Date Algorithms

By Peter Baum
Onset, MA 02558-1255
©1998, Peter Baum

Version: 1.003
Last Modified: August 5, 1998

The information contained in the sections listed below is a guide to computer programmers interested in implementing date algorithms in a variety of languages and on a wide range of hardware platforms. Although all rights are reserved under the copyright laws, programmers may implement the algorithms without permission. However, I would ask that if this is done for any of the algorithms that are not known to be fully documented elsewhere, a reference be made to this document. Doing so will assure full and consistent documentation, minimize the propagation of any errors that might be discovered, and provide a central location for any improvements that are made in the future.

Various calendar dates (Julian, Gregorian, and Rata Die) are used and produced by the algorithms that are presented but no attempt has been made to account for various problems associated with the general use of historical dates. For example, 90 days were inserted into the calendar by Julius Caesar in -45 and following Caesar's death, the leap year rule was misapplied until corrected by Emperor Augustus who omitted leap years from years -8 through +4. Various locations used different calendars throughout the Middle Ages and even within one locality, different calendars were often used for dating ecclesiastical records, fiscal transactions, and personal correspondence. None of these complications are accounted for by these algorithms. The following is assumed:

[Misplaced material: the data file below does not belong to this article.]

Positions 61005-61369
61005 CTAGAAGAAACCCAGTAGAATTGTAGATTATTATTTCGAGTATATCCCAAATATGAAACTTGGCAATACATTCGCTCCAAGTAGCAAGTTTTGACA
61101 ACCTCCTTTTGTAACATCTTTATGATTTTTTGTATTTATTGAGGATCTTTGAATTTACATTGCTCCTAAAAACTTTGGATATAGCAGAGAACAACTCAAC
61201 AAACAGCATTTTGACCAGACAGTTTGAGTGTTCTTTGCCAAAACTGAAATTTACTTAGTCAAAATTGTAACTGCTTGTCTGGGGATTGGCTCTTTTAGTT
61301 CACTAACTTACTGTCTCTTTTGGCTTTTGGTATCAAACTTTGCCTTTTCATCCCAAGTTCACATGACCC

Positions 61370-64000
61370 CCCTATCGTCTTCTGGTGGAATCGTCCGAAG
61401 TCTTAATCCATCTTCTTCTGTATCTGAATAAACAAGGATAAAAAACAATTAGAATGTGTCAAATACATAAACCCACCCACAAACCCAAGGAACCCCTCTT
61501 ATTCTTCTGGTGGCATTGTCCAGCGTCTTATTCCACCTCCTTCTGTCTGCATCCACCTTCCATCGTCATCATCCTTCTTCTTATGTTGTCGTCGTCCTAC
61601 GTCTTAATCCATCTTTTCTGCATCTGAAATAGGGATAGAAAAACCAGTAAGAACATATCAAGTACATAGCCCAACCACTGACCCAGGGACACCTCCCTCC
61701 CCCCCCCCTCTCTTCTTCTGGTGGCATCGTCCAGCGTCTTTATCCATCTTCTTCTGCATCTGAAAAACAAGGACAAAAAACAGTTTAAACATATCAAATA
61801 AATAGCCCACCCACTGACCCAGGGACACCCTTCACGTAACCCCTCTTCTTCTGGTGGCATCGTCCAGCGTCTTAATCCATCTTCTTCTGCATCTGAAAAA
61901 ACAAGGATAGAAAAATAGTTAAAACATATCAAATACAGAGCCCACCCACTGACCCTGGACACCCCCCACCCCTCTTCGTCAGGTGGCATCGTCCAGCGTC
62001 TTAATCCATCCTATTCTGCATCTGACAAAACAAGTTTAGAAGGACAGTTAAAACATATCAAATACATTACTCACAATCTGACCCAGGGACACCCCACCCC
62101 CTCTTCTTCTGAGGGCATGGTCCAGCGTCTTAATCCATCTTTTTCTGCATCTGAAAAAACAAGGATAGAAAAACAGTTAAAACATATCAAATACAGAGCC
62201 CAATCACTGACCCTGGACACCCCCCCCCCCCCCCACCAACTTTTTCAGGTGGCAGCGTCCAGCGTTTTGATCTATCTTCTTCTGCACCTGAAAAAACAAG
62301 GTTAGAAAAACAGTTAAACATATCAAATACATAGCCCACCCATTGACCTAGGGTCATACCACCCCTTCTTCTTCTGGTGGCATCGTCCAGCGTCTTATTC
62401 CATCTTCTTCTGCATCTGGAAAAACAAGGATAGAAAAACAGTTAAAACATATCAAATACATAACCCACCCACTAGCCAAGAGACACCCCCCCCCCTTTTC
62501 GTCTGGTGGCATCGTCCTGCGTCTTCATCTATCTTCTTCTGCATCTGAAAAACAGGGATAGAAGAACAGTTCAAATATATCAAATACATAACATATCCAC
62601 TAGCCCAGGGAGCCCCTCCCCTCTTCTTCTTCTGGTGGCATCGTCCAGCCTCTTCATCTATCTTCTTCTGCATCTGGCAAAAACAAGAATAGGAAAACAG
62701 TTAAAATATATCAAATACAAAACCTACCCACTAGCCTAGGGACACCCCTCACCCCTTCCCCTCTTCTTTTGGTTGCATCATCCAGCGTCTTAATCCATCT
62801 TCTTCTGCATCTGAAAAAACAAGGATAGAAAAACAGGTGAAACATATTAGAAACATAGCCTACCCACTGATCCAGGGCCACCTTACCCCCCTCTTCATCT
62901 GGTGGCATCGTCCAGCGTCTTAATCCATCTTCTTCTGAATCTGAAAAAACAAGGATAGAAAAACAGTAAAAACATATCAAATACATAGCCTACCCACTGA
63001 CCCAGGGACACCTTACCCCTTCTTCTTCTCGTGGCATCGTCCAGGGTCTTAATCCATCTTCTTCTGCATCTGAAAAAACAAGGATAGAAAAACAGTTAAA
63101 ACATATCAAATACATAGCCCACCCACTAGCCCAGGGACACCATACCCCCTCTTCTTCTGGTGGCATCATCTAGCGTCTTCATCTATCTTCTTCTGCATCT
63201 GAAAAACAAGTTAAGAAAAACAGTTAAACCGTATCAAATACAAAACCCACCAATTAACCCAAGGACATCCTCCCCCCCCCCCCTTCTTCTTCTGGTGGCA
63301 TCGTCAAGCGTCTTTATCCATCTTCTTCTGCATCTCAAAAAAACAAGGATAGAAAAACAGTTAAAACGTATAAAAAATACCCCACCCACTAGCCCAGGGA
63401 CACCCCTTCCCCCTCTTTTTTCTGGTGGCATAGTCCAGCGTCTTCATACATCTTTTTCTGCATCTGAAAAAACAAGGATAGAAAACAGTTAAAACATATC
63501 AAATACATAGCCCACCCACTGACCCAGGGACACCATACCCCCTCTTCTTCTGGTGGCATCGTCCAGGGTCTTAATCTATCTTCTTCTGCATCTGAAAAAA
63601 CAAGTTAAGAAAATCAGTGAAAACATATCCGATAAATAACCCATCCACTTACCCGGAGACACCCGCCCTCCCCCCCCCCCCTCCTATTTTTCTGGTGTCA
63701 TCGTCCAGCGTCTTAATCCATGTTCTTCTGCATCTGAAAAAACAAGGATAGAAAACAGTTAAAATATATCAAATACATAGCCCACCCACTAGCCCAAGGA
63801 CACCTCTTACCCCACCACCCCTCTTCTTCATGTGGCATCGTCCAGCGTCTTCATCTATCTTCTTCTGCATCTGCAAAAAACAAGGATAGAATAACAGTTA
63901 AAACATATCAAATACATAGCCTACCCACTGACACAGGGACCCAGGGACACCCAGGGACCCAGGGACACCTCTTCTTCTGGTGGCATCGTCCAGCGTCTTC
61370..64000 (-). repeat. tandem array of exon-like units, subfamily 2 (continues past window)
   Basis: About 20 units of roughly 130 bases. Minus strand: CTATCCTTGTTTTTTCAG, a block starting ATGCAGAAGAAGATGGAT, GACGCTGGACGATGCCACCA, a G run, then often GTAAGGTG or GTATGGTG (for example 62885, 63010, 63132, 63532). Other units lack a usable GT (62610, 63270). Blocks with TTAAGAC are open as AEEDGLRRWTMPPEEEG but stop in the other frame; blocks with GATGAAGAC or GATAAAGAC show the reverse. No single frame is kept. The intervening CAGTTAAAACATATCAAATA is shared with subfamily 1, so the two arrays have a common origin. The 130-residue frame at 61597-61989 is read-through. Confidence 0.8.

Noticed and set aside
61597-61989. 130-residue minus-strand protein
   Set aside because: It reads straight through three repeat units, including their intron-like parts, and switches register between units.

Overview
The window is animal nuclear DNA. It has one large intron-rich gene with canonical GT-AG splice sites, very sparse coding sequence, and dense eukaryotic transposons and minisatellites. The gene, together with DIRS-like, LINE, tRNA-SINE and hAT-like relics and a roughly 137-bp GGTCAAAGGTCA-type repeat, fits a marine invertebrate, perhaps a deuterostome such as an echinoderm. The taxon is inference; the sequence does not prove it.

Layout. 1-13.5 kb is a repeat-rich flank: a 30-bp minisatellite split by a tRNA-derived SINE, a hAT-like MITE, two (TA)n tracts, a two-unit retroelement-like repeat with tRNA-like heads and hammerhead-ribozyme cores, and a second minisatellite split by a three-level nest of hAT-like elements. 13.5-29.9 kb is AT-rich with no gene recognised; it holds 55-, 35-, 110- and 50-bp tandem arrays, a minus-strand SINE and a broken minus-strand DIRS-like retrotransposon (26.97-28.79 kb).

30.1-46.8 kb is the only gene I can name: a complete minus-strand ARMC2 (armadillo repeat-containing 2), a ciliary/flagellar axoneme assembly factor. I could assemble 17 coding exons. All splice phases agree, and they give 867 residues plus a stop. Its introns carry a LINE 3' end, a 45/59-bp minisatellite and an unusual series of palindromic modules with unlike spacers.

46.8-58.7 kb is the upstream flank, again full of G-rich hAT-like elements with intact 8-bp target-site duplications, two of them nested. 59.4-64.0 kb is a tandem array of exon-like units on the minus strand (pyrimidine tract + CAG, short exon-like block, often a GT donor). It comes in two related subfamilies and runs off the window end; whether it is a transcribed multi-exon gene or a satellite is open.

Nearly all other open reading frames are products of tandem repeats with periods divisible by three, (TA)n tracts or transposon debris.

1. Calendars and Dates - Definitions and general information.
  2. Converting a Gregorian or Julian date to its corresponding Julian Day Number.
  3. Converting a Julian Day Number to its corresponding Gregorian or Julian date.
  4. Modified Julian Day (MJD)
  5. Rata Die
  6. Inverse Rata Die
  7. Day of the Week
  8. Difference between dates